Differences Between Agile and Waterfall Methodologies

In this article you know more about some of the different approaches and frameworks associated with project management, let's compare specific aspects of Waterfall (also commonly called traditional) and Agile approaches. 

Understanding the fundamentals of—and differences between—these common project management approaches can help you demonstrate your project management knowledge during an interview. It can also help you evaluate a project to determine the right approach when working on the job.

Waterfall and Agile are implemented in many different ways on many different projects, and some projects may use aspects of each. The chart below briefly describes and compares Waterfall and Agile approaches. You can use it as a quick reference tool, but be aware that in practice, the differences between these two approaches may not always be clearly defined.

Comparison between Waterfall and Agile

Project manager's role

Waterfall: Project manager serves as an active leader by prioritizing and assigning tasks to team members.

Agile: Agile project manager (or Scrum Master) acts primarily as a facilitator, removing any barriers the team faces.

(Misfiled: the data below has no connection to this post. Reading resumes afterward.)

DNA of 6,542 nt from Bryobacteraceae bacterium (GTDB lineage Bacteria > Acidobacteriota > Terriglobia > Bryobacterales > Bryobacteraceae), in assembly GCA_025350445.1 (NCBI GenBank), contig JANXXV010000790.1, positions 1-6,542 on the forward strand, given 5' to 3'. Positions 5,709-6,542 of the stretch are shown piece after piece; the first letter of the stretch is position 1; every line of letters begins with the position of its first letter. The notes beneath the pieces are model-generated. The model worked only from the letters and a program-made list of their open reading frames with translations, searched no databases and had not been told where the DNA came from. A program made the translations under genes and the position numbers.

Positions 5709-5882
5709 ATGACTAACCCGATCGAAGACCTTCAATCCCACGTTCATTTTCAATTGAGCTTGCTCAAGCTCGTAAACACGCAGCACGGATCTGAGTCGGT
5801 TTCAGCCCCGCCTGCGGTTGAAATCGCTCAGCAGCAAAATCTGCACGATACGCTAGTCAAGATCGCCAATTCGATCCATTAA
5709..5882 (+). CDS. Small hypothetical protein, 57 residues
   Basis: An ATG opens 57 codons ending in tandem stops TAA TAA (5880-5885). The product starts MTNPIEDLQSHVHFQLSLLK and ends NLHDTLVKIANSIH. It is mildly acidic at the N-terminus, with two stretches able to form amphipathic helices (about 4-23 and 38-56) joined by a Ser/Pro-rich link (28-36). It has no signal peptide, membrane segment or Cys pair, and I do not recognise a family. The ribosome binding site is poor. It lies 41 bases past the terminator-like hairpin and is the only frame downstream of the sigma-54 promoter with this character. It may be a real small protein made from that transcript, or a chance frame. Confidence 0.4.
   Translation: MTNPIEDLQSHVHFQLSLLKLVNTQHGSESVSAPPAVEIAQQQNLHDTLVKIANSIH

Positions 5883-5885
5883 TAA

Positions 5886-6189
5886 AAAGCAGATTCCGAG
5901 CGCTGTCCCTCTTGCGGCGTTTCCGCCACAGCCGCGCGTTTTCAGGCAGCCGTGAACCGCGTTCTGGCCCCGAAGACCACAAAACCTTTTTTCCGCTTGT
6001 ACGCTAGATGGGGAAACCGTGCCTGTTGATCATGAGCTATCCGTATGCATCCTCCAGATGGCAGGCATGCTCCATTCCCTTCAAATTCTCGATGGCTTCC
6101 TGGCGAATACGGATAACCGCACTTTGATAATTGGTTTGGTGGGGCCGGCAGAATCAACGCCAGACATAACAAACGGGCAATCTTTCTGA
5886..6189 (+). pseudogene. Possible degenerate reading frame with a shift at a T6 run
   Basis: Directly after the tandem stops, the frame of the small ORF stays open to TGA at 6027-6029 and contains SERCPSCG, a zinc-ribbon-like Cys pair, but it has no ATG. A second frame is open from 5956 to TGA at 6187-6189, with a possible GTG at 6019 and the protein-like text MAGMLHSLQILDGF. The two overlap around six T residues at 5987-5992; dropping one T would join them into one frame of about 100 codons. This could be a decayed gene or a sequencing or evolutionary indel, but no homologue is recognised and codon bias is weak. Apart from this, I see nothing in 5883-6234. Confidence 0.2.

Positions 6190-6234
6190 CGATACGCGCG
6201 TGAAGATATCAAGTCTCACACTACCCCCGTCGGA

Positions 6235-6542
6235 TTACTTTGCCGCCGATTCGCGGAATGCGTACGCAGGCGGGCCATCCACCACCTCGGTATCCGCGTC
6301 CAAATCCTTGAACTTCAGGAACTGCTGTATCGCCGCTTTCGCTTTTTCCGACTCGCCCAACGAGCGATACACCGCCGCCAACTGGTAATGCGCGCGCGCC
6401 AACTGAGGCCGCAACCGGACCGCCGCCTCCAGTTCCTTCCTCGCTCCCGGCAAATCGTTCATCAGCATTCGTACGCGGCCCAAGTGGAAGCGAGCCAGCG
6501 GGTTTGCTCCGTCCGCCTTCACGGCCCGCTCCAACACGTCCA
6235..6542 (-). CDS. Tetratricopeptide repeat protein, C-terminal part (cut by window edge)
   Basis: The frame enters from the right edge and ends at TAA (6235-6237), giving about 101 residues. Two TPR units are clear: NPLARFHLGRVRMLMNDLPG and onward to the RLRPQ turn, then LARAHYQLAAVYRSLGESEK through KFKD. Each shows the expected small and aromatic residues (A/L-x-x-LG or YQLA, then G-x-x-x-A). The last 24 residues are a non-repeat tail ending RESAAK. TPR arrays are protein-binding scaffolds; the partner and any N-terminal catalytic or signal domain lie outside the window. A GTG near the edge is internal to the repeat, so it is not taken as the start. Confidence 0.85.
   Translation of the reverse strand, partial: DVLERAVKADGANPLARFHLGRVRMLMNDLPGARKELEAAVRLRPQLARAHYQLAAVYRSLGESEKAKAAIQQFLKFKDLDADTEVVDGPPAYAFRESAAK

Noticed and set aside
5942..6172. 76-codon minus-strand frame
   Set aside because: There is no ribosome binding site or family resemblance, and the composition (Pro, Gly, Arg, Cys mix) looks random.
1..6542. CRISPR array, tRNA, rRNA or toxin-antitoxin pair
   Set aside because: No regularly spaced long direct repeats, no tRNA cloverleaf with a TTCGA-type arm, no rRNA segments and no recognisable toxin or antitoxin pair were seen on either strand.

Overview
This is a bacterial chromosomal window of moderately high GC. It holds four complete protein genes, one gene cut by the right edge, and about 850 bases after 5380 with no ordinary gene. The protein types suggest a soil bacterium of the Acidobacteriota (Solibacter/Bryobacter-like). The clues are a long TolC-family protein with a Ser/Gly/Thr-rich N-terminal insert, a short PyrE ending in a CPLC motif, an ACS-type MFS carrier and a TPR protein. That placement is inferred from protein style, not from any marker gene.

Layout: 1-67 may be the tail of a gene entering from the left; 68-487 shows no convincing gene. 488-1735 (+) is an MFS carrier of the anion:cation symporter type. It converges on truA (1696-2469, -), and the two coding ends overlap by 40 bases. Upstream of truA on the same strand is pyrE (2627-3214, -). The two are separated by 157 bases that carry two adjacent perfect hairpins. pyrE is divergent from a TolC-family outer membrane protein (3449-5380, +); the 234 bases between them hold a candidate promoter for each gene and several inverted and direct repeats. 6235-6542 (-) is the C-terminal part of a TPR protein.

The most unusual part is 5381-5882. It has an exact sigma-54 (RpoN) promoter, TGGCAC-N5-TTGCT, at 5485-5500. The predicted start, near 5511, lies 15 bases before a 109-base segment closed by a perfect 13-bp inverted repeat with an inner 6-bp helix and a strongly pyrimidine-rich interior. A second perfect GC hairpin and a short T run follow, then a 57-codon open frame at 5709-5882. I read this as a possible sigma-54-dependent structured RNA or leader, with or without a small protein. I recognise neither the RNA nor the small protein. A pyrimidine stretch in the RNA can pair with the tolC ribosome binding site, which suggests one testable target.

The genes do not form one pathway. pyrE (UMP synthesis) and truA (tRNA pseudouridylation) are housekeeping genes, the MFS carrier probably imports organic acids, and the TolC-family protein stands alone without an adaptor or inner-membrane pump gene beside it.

Team shares more responsibility in managing their own work.    


Waterfall: Project deliverables and plans are well-established and documented in the early stages of initiating and planning. 

Changes go through a formal change request process. 

Agile: Planning happens in shorter iterations and focuses on delivering value quickly. 

Subsequent iterations are adjusted in response to feedback or unforeseen issues.


Waterfall: Follows a mostly linear path through the initiating, planning, executing, and closing phases of the project.  

Agile: Time is organized into phases called Sprints. Each Sprint has a defined duration, with a set list of deliverables planned at the start of the Sprint. 


Waterfall: Costs are kept under control by careful estimation up front and close monitoring throughout the life cycle of the project. 

Agile: Costs and schedule could change with each iteration. 


Waterfall: Project manager makes plans and clearly defines criteria to measure quality at the beginning of the project.

Agile: Team solicits ongoing stakeholder input and user feedback by testing products in the field and regularly implementing improvements.


Waterfall: Project manager continually communicates progress toward milestones and other key indicators to stakeholders, ensuring that the project is on track to meet the customer’s expectations. 

Agile: Team is customer-focused, with consistent communication between users and the project team.


Waterfall: Project manager continually manages and monitors stakeholder engagement to ensure the project is on track.  

Agile: Team frequently provides deliverables to stakeholders throughout the project. Progress toward milestones is dependent upon stakeholder feedback.

Now that you better understand the differences between Waterfall and Agile project management approaches, you can use this understanding to determine which is most effective for your projects.

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